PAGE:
Let’s get straight to the point. Repointing (pointing, pointing up) is the process of renewing the pointing, which is the external part of mortar joints, in masonry construction. Over time, different weather may cause voids in the joints between bricks, allowing the unwanted entrance of water. Significant damage may be caused by water, frost and salt dissolution. The repointing process will help you take care of that problem.
To start the repointing process, you need to remove damaged pointing as deep as the width of the joint, or to the point where you can reach the sound mortar, or even a little deeper, depending on the situation. If it goes deeper than 2-1/2”, fill it in several passes, so that the mortar will cure for at least 24 hours. You want to make sure the joint is as rectangular as possible, because the new mortar must have ample opportunity to bond with the masonry unit. You may keep the sound mortar on a building during the repointing process, thought many professionals do remove it as a common practice.
Make sure you don’t damage any bricks while you remove old mortar between the joints. If it’s an old building with rather soft materials like under-fired bricks or something similar, try to remove mortar by hand only. That way you won’t cause any extra damage to the building. Professionals usually do it by hand or with small power chisels. On buildings with hard Portland cement it’s more efficient to use a grinder or power circular masonry blade. These tools will help you take care of the damage and keep masonry units from any extra destruction.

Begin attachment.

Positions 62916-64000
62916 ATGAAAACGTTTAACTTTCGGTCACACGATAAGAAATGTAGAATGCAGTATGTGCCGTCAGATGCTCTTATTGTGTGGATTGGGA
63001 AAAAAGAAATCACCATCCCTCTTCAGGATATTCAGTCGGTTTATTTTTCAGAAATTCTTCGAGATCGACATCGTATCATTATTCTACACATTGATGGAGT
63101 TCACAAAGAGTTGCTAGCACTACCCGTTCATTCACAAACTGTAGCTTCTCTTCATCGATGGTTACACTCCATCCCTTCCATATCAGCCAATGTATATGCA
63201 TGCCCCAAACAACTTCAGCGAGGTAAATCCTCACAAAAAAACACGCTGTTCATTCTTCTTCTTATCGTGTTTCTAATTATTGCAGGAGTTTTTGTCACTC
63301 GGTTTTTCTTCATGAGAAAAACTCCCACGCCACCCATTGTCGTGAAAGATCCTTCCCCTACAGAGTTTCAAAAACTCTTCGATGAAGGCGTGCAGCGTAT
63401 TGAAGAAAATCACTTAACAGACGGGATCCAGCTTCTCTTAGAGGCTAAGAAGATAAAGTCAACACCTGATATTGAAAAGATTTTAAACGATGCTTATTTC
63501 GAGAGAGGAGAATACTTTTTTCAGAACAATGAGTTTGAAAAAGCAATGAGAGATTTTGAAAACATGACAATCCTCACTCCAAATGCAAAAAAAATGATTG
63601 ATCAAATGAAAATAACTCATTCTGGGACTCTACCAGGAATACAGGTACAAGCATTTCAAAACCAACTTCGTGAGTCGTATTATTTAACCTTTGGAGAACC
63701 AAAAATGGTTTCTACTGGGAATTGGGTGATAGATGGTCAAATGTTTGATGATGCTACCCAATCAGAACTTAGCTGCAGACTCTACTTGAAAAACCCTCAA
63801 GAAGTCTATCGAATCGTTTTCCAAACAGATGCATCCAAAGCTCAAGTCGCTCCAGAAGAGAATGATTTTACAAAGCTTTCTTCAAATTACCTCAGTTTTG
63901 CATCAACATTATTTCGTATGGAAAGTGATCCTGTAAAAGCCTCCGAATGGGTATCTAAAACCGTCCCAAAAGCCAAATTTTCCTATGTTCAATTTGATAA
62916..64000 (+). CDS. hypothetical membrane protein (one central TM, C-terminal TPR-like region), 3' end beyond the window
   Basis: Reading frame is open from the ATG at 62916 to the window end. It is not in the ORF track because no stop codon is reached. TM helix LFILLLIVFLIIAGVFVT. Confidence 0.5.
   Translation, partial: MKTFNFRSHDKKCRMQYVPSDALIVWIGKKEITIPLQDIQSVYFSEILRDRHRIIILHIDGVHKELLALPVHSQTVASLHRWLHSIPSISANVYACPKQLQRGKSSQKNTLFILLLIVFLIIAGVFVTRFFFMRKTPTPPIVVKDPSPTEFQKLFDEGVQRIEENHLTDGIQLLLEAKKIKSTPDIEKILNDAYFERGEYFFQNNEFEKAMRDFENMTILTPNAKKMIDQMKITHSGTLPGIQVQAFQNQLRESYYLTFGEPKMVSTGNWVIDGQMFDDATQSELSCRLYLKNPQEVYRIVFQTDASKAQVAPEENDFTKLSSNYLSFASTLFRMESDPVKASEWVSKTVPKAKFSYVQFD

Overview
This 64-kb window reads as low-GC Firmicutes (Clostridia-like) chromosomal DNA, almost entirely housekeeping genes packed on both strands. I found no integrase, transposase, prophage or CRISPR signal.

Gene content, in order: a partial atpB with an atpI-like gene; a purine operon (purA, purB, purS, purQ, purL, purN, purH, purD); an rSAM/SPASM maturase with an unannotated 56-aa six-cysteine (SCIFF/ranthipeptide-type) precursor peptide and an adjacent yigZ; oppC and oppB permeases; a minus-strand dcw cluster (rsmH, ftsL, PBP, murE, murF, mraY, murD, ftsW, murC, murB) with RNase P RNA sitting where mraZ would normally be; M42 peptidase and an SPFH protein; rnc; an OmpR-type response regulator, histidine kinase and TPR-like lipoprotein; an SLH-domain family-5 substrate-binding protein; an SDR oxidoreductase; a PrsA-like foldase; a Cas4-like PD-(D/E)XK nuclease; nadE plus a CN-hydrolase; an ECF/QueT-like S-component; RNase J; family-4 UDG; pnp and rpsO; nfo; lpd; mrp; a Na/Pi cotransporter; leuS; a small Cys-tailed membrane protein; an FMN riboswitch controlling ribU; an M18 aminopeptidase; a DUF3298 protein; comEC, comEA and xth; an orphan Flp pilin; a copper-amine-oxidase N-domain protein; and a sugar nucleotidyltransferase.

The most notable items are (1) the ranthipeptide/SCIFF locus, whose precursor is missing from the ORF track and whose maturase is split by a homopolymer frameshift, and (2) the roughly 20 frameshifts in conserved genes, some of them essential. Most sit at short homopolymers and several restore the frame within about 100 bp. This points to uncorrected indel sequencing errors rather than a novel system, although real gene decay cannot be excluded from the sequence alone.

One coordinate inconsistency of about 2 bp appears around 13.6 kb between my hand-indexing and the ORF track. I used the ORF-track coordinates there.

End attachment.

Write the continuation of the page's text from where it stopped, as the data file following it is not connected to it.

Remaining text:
There are some problems you may face if you don’t hire a certified masonry professional. For example, poorly done repointing may raise the level of the mortar joint right above the face of the brick. It will cause the mortar edge to feather. You don’t want to deal with this kind of problem, because it will cause extra erosion problems. The corner of the brick may be damaged as well if mortar rises above the level of the face of the brick. It’s different in each case depending on the nature of the mortar.
As you already know from our articles about repointing, the type of mortar used for repointing must be the same as the type originally used, including color, texture, compressive strength, permeability, and thermal expansion coefficient. Let’s say soft lime mortar was used during the original construction process. It’s obvious that the mortar that you should use for repointing is one that has a large amount of lime in it. But what if you use Portland cement instead? The answer is quite simple – it will cause damage because of the physical incompatibilities.
The repointing process may look easy from the first sight, but if you’ve been doing it long enough and know all ins and outs, you know how complicated it may get if you use wrong material on the building you are working with. When you look for local masonry companies, make sure you hire a professional like BR Masonry that knows everything about the repointing process from start to finish, otherwise you risk getting even more damage to your building. Contact us to get a free estimate today!